In the book, the author does acknowledge that there are strong regional differences in the US, but since there are more people in the NE US than the South, you might tend to think that the American results would be closer to the Canadian ones. The author is a professional pollster, and has looked at the data, which came from objective sampling, not from online responses, from every perspective — over time, by region, by age, by sex, and there is this remarkable consistency and growing divergence between the US and Canada across all demographics. The difference is steady in the vertical direction over time, but widening in the horizontal direction. Having said all this, and having just posted an article this week called ‘damned lies and statistics’ I will confess that the wording of the questions is less than perfect, and that there may be an unintended semantic bias that arises from the choice of words. Dynamic Doug touches on some of these in the thread above.

  14. Thought provoking as always. Obviously I am contingent with you even if as an English man I should be closer to the US set of values. Perhaps reading your blog is an influence or perhaps because I have the same values I read your blog…From where do the European and UK comparison come? Interested in reading more.

  15. Indigo Ocean says:

    Like Marc I had predicted, and prefered, in advance that I fall in the upper right quadrant but came out in the lower right. As long as I’m on the right of the graph I can take it. It is disturbing to think of the youth of my nation moving further toward the left extreme of survivalism. That is the opposite of what this country needs.Yes, the county is split red and blue, as was reflected in the election coverage maps of the 2000 presidential campaign, but due to a variety of reasons the red half has utterly dominated for some time now. Even Clinton was actually a moderate conservative, just not a radical authoritarian like the current administration. So the youth are being raised in a nation that shows it doesn’t give a damn about anyone. It’s everyone for themselves and if you are going to survive you had better fight for it. In the meantime, party hard and get some notice. To quote from an anthem of this generation as sung by Eminem, “You only get one shot, do not miss your chance to blow, ’cause opportunity comes once in a lifetime.”I work to be a respite in the storm for people, an example of how beautiful and abundant life can be when your focus more on giving than on getting, more on the beauty than on the tragedy of life. But I must admit to being a bit demoralized when I read the results of research such as this. For me I know what works and intend to keep on in the same direction, but I lose hope at being able to sway the tide so that most people can enjoy the happiness my friends and I have. If only the weather in Canada was more hospitable I’d have to give life a try up there. It is just sickening to watch your country go down the tubes and feel helpless to stop it. I want to be surrounded by a nation of people working with me towards a goal of real prosperity and evolution into greater harmony and happiness. This country is devolving into savagery.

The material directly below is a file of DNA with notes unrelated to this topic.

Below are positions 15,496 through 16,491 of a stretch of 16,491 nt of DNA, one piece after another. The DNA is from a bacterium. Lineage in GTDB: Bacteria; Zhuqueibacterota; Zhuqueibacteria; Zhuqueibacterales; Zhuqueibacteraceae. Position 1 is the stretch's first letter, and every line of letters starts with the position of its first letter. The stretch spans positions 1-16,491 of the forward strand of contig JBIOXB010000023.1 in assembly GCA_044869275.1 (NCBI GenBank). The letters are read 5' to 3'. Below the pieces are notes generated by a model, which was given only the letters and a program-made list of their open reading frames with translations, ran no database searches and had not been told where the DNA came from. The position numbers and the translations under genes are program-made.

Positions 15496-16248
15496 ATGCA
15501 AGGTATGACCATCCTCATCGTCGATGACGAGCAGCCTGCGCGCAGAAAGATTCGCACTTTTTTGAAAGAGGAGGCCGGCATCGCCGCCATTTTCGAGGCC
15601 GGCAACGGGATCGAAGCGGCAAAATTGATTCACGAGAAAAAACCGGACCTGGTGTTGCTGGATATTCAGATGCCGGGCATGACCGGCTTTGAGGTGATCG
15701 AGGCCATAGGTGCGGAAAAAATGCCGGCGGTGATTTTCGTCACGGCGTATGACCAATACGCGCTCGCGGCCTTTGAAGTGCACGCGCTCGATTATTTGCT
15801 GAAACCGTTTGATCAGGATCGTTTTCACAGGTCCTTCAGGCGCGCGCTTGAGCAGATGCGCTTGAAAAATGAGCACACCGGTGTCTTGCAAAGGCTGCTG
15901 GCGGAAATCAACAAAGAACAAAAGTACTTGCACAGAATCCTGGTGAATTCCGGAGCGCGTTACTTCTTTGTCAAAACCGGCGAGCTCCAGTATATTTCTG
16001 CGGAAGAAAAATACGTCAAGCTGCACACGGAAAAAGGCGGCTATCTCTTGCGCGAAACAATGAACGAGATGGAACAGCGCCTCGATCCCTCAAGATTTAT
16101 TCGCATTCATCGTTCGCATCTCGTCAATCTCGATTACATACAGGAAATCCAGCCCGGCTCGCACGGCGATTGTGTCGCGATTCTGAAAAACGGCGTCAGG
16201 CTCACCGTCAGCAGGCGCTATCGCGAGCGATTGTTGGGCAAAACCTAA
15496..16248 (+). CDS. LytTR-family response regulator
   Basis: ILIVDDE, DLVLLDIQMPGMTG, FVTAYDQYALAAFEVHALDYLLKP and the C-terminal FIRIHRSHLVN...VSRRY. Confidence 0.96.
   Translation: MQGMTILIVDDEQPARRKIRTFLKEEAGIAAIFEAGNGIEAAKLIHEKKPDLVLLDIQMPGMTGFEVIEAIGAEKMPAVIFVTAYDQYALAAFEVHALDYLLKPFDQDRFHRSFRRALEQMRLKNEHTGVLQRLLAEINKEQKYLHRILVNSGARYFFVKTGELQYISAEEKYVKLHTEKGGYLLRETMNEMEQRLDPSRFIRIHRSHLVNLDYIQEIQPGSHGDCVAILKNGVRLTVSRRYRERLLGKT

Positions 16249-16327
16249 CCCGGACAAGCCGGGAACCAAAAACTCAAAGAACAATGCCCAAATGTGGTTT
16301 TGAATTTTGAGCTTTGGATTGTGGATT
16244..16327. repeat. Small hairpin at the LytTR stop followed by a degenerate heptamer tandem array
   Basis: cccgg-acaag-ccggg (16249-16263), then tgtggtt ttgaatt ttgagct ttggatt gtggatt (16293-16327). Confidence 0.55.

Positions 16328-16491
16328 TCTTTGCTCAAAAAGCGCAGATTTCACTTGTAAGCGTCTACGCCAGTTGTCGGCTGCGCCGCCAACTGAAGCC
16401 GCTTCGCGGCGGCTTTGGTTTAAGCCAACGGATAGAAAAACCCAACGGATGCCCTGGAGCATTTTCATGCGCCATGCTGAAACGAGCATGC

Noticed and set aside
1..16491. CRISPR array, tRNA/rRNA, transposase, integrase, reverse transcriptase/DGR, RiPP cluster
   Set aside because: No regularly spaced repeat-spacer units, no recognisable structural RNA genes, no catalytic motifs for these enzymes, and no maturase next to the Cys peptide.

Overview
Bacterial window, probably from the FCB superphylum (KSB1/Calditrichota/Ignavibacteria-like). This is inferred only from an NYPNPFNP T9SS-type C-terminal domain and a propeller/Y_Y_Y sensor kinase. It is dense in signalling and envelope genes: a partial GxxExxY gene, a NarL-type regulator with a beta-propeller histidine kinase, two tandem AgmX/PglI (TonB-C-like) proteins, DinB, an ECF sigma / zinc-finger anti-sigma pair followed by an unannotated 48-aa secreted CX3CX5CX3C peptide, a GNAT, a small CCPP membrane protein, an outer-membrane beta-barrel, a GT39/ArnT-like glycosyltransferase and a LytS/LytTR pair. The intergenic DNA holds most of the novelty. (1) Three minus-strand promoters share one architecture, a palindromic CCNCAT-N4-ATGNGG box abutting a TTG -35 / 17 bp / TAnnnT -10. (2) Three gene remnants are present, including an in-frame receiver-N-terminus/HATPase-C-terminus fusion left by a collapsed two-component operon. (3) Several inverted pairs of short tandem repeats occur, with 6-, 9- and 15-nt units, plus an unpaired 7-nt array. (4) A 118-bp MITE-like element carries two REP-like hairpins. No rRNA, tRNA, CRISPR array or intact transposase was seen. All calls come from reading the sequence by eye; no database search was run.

16. Same as everybody here apparently, I fall in thye same spot as Dave, which also leads me to doubt the validity of the questionary … I’d like to see some good quality statistics backing all that up.

  17. Yvonne Adams says:

    Most surveys have leading questions – no argument there.I’d suggest that many of us fell into the lower right quadrant because we wanted to. We visit Dave’s site because he says things that resonate with us, validating our frustrations with the growing polarization in American society and total disregard for individual citizens by the current administration.The weather up there really isn’t too inhospitable (okay, in Winnepeg it is). Much of the winter it’s colder here in Santa Fe (altitude 7000′) than it is in Toronto. It is a little sunnier here, and the green chile is a natural decongestant.I expect that Santa Fe as a whole is Canadian. The Rebublican party is usually 3rd here, after the Dems and Greens.

Comments are closed.